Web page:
The Taliban group is growing nervous as ISIS loyalists attempt to seize control of areas in Afghanistan, and are well aware of the consequences such actions could have on the country.
Numerous ISIS flags have been spotted in restive areas of the Badakhshan province, leading Taliban spokesman Zabiullah Mujahid to issue a warning statement. Officials report that hundreds of militants in Khostak (Wardoj district) have seized control of the area in the name of ISIS. Mujahid confirmed that this renegade group would not be allowed to establish a foothold in Afghanistan.
Violence between the two groups is not uncommon. Both the Islamic State and the Taliban declared Jihad against one another in Afghanistan last year, with a noted ISIS leader slamming the Taliban’s Mullah Mohammad Omar as “a fool and illiterate warlord.”
Taliban leaders have ordered their men not to allow Daesh flags to be raised in Afghanistan.
As of May, there were roughly 10,000 US forces in Afghanistan, most of them involved in counterterrorism and “train, advise, and assist” missions. By the end of the year, we expect there will only be about 5,500. The big question now is whether we support the Taliban (because they hate ISIS) or let the two kill each other off.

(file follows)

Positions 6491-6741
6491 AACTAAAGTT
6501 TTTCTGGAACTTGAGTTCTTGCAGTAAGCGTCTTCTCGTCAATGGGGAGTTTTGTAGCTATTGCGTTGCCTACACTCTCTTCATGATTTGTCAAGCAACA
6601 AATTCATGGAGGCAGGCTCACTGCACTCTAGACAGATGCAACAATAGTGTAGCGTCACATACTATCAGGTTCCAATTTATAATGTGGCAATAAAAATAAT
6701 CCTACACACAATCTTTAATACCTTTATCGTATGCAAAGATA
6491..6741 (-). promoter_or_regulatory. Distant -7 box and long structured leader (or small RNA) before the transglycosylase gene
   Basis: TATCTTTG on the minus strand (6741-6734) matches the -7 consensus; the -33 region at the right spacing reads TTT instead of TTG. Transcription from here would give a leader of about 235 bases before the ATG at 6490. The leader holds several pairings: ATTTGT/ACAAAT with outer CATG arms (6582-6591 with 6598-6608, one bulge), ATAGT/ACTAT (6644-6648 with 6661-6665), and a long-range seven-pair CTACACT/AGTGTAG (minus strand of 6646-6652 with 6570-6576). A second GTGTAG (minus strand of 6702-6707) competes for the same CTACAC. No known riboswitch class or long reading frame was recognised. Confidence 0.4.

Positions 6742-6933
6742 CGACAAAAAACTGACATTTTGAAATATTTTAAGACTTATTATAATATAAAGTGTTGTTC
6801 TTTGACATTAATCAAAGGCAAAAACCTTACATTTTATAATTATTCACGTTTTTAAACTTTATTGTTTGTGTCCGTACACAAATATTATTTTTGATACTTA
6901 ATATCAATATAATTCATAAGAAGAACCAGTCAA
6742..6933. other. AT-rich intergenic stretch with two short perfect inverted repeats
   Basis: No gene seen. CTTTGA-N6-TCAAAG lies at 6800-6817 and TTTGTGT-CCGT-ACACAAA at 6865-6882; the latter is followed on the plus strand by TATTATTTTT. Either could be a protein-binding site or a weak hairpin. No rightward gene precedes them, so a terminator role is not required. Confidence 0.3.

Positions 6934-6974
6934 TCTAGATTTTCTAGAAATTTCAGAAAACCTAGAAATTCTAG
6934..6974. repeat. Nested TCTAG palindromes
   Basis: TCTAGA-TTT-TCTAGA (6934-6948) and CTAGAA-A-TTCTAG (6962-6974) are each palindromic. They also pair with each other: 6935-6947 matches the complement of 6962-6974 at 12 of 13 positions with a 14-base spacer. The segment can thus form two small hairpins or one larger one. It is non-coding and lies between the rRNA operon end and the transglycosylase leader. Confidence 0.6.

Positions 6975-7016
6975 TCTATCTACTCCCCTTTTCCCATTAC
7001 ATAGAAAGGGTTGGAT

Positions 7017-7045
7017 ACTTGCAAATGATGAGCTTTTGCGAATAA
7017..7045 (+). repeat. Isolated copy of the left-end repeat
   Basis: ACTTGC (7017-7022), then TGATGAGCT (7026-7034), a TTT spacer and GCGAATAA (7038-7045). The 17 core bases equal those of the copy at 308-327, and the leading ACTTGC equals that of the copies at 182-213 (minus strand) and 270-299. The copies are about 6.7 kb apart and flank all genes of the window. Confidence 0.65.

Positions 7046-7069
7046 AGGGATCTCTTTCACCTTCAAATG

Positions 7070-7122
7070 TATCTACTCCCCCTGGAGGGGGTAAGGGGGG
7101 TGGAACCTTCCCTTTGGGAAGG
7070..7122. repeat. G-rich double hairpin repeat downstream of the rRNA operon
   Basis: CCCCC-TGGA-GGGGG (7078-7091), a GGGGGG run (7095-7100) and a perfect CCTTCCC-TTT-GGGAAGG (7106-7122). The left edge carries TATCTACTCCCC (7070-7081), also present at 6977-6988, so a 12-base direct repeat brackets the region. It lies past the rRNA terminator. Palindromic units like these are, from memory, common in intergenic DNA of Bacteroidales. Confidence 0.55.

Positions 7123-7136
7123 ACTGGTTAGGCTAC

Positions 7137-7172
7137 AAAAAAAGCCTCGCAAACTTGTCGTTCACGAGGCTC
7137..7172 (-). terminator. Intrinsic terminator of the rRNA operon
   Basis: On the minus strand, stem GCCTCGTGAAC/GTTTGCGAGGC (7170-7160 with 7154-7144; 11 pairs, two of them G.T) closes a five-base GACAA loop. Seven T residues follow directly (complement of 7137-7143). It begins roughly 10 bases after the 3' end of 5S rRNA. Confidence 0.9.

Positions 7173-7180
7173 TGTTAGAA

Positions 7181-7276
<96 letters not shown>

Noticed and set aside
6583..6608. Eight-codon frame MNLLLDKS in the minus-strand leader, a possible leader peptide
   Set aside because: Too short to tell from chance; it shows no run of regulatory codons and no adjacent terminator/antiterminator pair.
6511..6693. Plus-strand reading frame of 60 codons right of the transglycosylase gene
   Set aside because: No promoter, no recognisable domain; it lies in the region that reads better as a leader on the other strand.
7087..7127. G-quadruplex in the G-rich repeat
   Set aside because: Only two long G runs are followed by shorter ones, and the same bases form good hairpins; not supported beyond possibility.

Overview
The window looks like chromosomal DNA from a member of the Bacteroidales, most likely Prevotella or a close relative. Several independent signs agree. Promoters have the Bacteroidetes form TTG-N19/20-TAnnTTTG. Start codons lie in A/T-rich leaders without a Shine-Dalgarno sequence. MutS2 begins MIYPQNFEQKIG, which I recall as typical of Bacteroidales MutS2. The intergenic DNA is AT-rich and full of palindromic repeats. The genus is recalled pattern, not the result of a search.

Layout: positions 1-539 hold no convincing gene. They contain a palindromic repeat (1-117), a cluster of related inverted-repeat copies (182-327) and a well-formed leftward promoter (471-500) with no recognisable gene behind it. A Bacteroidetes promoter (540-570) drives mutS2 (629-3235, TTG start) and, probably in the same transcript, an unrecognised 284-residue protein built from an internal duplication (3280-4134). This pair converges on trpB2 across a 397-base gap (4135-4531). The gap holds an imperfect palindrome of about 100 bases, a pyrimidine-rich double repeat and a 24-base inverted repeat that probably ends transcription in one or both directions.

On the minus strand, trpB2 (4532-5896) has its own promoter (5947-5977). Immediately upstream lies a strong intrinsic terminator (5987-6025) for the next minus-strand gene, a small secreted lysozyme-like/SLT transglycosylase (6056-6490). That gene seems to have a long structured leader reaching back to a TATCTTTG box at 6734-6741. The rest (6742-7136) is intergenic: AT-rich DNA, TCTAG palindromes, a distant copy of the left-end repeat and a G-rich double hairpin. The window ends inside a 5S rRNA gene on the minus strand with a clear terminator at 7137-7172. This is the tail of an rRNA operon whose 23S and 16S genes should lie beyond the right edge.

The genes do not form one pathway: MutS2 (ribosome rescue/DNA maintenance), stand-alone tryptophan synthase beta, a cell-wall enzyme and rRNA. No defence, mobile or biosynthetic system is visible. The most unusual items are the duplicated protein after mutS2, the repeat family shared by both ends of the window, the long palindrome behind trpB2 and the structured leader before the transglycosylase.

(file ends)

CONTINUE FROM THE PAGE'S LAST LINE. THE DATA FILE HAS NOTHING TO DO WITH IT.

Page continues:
Both American and Afghan Special Forces were heavily involved in the fight when the Taliban captured the city of Kunduz last fall. Now, American forces are busy guiding Afghan forces in the Helmand province (the Taliban’s heartland), with the goal to retrain and reform the army 215 Corps.
“They [US officials] have fired all the commanders and all the leaders there,” explains American broadcast journalist Jennifer Glasse. “They are trying to get the Afghans to be a little bit more aggressive, to get off checkpoints and to engage the Taliban more effectively.
Editor’s note: Not sure how to take this. The cynical solution would be to feed weapons to both sides and maintain a balance until the radicals kill each other and only less aggressives are left.